From Hedda to Streetcar to Vanya: The Many Colors of Cate Blanchett

By Harry Haun
16 Jul 2012

Blanchett in Hedda Gabler.
Photo by Richard Termine
During their three-year regime, the Uptons have worn their different hats with distinction, she acting and he adapting. Not only have they brought illuminating theatre to the locals, they have exported it as well. Brooklyn Academy of Music's Harvey Theatre hosted two of Blanchett's brilliant star turns for STC — her Hedda Gabler in March of 2006 and her Blanche DuBois in December of 2009. Last August, there was no room in the BAM inn for a third STC offering, Uncle Vanya, so its three-week stand at The Kennedy Center in Washington became its only U.S. gig.

Ben Brantley of The New York Times led the critical charge on the nation's capital and returned rhapsodizing about the production. "I consider the three hours I spent on Saturday night watching [the characters] complain about how bored they are among the happiest of my theatregoing life," he trilled. "This Uncle Vanya gets under your skin like no other I have seen." The Washington Post critic, Peter Marks, crowned the show D.C.'s top theatrical event of 2011, and that was seconded by two of the city's prestigious Helen Hayes Awards — a Best Actress prize for Blanchett's Yelena, the trophy wife of a pompous academician pursued by two wannabe suitors, and a Best Supporting Actor award for Hugo Weaving's Astrov, one of the unlucky smitten.

Blanchett in Uncle Vanya.
photo by Lisa Tomasetti

The critical commotion caused by that single American engagement led to some serious second-thoughts about the New York market — even with Annie Baker's colloquial Uncle Vanya playing simultaneously to appreciative, packed houses at Soho Rep through Aug. 26. Eventually, Lincoln Center Festival found a suitable slot at New York City Center (July 19-28) and crooked its finger, signaling the original Sydney cast to come a-running. They did, intact and en masse, and now Brantley can revise his valentine to "one of the best and bravest actresses on this planet." "Now, let's hope he remembers what he said," Blanchett cracked wisely. "I'm delighted it turned out this way. It was always about finding the right venue at the right time, synchronizing the tour with everybody's schedules. Last year we were very disappointed it couldn't be worked out because we love New York audiences."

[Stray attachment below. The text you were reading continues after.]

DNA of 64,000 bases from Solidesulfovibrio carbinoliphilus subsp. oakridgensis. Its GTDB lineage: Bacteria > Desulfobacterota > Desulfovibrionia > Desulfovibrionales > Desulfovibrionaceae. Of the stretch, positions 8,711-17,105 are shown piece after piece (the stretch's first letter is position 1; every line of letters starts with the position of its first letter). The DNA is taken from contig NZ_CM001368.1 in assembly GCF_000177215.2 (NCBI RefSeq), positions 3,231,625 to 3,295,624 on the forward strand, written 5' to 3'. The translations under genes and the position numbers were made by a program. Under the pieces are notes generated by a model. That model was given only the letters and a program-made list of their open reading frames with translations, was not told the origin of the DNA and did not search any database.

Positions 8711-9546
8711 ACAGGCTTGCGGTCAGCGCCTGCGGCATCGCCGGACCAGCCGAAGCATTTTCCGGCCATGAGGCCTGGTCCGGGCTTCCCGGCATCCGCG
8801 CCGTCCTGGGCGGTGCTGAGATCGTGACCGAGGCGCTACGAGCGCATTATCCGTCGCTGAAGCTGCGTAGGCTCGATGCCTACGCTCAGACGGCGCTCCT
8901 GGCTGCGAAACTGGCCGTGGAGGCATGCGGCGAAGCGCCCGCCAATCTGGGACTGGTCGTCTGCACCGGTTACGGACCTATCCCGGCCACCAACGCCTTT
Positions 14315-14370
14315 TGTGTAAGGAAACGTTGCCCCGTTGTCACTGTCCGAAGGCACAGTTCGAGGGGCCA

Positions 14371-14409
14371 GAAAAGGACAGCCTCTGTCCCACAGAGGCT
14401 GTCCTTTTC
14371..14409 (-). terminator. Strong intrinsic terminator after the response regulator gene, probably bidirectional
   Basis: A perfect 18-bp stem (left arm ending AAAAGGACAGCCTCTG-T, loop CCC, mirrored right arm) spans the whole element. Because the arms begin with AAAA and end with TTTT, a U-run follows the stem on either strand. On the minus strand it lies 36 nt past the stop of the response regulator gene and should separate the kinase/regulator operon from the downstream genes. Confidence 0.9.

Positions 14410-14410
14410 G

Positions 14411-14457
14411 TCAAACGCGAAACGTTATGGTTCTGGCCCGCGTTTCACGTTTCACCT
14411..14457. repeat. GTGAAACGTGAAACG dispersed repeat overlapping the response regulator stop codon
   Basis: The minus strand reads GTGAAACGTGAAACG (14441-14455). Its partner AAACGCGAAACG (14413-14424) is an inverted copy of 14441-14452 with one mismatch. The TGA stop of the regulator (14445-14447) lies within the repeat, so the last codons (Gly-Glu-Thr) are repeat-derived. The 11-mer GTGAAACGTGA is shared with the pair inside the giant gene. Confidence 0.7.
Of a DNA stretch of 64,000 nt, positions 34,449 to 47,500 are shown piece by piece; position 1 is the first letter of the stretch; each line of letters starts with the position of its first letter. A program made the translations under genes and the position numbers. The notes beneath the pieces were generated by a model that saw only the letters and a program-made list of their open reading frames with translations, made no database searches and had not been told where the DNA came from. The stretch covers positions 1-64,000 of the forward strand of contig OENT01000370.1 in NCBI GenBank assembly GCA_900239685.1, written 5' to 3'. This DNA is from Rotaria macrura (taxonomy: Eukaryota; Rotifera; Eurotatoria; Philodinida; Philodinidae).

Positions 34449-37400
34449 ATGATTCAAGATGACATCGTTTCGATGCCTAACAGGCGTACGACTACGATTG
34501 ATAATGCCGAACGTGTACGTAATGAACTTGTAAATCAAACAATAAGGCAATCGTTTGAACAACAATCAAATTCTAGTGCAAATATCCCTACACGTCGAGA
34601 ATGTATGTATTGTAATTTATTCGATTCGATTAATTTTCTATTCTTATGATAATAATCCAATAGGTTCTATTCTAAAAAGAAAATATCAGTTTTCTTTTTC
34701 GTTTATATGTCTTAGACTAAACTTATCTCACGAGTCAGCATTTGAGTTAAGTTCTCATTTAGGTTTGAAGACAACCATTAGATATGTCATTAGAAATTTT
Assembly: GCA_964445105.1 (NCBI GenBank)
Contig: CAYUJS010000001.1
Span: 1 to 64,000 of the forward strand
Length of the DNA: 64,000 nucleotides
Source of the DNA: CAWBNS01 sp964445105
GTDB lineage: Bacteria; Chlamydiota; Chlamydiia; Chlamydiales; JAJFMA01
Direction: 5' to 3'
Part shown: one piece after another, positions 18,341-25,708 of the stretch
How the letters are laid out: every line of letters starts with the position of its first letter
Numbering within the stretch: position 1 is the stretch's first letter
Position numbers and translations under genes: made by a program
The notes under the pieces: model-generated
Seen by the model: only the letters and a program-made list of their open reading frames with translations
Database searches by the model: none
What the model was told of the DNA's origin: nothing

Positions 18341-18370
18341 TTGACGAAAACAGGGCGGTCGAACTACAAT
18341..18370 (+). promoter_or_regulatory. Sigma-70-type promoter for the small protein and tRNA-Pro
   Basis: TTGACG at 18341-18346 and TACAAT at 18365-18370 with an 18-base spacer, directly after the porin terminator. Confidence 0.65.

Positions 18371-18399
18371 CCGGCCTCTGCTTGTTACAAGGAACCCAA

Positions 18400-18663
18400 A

The Sydney Theatre Company is a theatre-based launching pad that has sent more than Blanchett into the cinematic stratosphere. Weaving, who was Elrond to her Galadriel in the "Hobbit"/"Rings" cycles and Judge Brack to her Hedda Gabler, hit Hollywood pay-dirt with "Captain America" and the "Matrix" movies. Vanya's ancient nanny, Jacki Weaver, stepped out of nowhere into the Oscar running a few years back for her scene-stealing support in "Animal Kingdom." When Blanchett first hit her award-courting stride in the early '90s, it was on the stage in Sydney opposite Geoffrey Rush in Oleanna and as Ophelia to Richard Roxburgh's Hamlet.



"It was, really, a great Hamlet, and Richard has a solid theatre rep in Australia," she said of the actor known internationally for his Duke of Monroth in Baz Luhrmann's "Moulin Rouge." "In fact, our Vanya grew out of the idea of him playing the title role."

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